Blackstone Adds Asia Staff

The Blackstone Group said on Monday it has hired Yi Luo from Carlyle Group and Edward Huang from Morgan Stanley‘s Asia private equity unit to fill senior positions in Asia, Reuters reported. Luo joined Blackstone in January 2012 as a senior managing director based in the firm’s Shanghai office and Huang joined as managing director based in Hong Kong earlier in March.

(Reuters) – Global private equity fund Blackstone Group L.P. said on Monday it has hired Yi Luo from Carlyle Group and Edward Huang from Morgan Stanley’s Asia private equity unit to fill senior positions in Asia.

 

News of the hires confirms earlier Reuters reports on the fund’s expansion.

 

Both men will focus on Greater China and report to Michael Chae, Blackstone’s Asia Pacific head of private equity and a former top New York dealmaker for the firm, who has been building a new team since arriving in the region in late 2010.

 

Luo joined Blackstone in January 2012 as a senior managing director based in the firm’s Shanghai office and Huang joined as managing director based in Hong Kong earlier in March.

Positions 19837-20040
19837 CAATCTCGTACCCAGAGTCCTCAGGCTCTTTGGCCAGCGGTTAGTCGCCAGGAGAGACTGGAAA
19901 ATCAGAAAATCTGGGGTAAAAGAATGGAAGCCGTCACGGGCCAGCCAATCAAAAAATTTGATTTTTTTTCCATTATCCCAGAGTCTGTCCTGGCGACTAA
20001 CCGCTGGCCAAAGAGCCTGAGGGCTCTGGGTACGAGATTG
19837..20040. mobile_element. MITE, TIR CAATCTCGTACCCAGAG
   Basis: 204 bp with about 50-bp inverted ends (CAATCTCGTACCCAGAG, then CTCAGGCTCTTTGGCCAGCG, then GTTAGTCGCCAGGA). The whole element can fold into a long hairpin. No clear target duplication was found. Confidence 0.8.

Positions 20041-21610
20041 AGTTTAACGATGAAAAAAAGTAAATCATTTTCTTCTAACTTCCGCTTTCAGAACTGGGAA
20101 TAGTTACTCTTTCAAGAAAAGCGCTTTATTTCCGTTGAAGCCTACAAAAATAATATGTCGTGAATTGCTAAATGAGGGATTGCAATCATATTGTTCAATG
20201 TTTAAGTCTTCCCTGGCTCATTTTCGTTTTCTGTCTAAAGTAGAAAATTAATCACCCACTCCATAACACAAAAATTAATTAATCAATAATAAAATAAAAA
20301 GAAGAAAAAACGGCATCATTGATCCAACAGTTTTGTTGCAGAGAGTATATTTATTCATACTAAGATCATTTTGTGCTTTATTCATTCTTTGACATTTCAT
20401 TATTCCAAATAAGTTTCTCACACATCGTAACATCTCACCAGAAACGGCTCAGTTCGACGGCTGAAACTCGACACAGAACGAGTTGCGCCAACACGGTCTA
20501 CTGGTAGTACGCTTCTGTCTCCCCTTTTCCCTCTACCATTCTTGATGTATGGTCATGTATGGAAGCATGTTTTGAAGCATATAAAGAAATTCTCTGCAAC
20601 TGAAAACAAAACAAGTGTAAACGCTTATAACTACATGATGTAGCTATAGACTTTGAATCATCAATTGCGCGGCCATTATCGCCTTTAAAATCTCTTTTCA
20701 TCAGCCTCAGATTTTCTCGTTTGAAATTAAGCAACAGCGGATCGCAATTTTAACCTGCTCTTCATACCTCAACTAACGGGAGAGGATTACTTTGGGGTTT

Luo worked for Carlyle in Shanghai and Hong Kong for more than eight years as a senior global partner and managing director. He was a member of Carlyle’s Asia investment committee and the chairman of both Carlyle’s renminbi fund and its operating entity in China. He also worked at Goldman Sachs , Merrill Lynch and the People’s Bank of China.

 

Huang previously worked for Morgan Stanley Private Equity Asia in Hong Kong where, as managing director, he was heavily involved in one of the firm’s most successful private equity deals in Asia, the privatisation of Sihuan Pharmaceutical Holdings Group Ltd. That deal is regularly cited as an example of returns that can be made by identifying the right targets to delist.

 

Morgan Stanley’s private equity unit took Sihuan private in Singapore in 2009, identifying a company that required no additional work before relisting in Hong Kong in October 2010. The stock jumped 28 percent on its IPO, with top-end pricing valuing the company at 26.7 times 2011 earnings.